Paolo Palamara

Canada: "My illogical choices”

Paul had money, friends, fabulous vacations, but an emptiness in life that tormented him. In one of his darkest moments, he was reminded of one of his school teachers, and his adventure began… From the October issue of Tracce.
Paolo Palamara

I am an entrepreneur in Toronto, where I have lived for many years. My work has led me to be analytical, pragmatic, to measure risk, to move strategically, being careful not to hurt myself. Yet, despite this way of being that has shaped me over the years, there came a time when I made a decision that was the most illogical and unmeasured decision I have ever made.

Like so many expatriates, I suddenly began to feel very homesick for my homeland, my friends, and family, and one way to overcome that longing was to throw myself into my work, learning to grit my teeth and keep going. The success that I quickly achieved, however, went to my head and as a result I made disastrous decisions that made me hit rock bottom and have to start again. I had money, friends, fabulous vacations, but the emptiness of that meaningless life continually tormented me.

One day, with tears in my eyes, I decided to get in my car and drive aimlessly. At one point, I was reminded of the face of a high school teacher to whom I had caused quite a bit of trouble during the worst years of the student movements in Italy. Back in my office, I looked up her number. There were more than ten people with her same last name in her town. At the umpteenth call, when I said, "I'm looking for Mrs. Ester," a kind voice asked, "Are you Paolo?" Shocked I replied, "Which Paolo are you talking about?" "The one who is in America. Every now and then I think of you, and I pray for you." Totally disarmed by those words, I began to tell her of my adventures during those years: I had gotten married and divorced, the list of crazy things I had done, and how much I missed everything. Without being shocked she asked me, "Did you look for the CL community?" She knew that I had met students from GS (Student Youth) while at school. I answered, "No, CL is an Italian thing...." She interrupted me, "No, no, they are also there. Look for them!" The phone call did not last more than ten minutes, but it was enough to shock me and that "look for them" became my top priority.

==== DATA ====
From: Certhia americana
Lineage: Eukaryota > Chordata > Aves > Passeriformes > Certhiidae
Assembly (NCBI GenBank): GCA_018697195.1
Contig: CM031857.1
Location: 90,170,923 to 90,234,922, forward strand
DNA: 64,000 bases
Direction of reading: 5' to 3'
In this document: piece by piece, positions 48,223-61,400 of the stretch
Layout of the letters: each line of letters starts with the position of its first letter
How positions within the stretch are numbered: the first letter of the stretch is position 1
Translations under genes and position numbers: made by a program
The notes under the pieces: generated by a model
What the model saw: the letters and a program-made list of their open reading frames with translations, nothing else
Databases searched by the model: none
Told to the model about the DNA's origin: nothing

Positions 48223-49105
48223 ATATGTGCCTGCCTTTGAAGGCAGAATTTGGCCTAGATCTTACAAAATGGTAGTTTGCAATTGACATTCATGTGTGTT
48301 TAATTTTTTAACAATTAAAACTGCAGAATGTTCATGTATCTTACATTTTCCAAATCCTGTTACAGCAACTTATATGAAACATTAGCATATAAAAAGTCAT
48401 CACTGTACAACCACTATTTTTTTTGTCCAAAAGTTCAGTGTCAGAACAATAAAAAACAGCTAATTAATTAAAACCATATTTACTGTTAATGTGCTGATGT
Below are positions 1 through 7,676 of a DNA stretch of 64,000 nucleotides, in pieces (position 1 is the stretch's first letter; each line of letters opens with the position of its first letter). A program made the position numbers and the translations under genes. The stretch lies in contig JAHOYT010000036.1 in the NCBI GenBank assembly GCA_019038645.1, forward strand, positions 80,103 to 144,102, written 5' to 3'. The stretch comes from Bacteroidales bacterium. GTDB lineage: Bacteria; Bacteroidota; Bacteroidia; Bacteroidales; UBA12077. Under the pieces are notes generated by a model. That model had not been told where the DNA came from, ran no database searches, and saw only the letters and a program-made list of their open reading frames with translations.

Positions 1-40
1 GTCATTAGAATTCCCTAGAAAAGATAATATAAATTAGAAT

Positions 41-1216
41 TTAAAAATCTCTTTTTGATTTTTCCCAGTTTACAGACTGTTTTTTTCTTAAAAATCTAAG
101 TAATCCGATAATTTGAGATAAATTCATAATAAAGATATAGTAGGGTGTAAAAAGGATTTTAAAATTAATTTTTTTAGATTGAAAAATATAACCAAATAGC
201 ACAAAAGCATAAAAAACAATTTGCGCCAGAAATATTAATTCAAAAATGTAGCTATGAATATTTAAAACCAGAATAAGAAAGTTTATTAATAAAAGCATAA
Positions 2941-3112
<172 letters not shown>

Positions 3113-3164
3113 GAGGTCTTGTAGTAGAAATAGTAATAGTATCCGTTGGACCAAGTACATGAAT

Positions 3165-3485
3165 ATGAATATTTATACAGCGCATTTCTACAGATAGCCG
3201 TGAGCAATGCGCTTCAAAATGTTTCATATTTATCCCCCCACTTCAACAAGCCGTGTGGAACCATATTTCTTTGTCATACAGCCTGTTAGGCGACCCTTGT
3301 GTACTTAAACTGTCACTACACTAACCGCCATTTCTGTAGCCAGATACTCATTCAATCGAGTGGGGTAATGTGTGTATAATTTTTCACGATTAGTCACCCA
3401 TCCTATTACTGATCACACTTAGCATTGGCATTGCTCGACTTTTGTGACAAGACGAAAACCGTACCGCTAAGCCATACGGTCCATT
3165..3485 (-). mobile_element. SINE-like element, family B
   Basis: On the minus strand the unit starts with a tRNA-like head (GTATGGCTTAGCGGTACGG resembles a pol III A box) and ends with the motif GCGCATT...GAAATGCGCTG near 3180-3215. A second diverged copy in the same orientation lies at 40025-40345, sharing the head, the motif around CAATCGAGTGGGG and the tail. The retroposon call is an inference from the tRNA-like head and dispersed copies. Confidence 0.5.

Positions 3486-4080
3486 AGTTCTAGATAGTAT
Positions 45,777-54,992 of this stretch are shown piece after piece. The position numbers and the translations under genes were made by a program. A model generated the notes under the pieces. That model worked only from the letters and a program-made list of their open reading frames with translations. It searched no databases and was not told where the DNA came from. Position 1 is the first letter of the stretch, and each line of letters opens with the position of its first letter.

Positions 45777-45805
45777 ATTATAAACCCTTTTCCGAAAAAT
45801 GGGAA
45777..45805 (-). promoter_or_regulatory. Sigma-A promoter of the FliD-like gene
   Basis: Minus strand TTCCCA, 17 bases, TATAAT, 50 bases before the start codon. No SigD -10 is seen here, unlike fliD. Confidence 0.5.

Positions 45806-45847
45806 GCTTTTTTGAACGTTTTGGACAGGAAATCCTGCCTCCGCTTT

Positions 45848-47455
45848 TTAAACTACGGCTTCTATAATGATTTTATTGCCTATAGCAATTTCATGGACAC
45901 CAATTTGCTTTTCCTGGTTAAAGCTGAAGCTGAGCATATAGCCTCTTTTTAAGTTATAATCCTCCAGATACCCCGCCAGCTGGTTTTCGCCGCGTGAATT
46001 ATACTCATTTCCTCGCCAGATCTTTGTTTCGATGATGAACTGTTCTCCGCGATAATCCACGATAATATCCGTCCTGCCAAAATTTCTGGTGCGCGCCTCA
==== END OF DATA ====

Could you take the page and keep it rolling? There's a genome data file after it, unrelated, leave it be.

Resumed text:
That was my first illogical choice. I looked for them and found them. I went to several meetings, but I came out more depressed than before. Meanwhile, I was diagnosed with multiple sclerosis and so sank back into the blackest darkness. I decided not to say anything to my parents in Italy, beside, I had learned to grit my teeth. However, I talked about it with my sister who is a doctor, and in addition to giving me health advice, she suggested that I pray to Saint Richard Pampuri from time to time. It did not seem like much to me so I said, "Whatever, I do not know that is, but I have nothing to lose."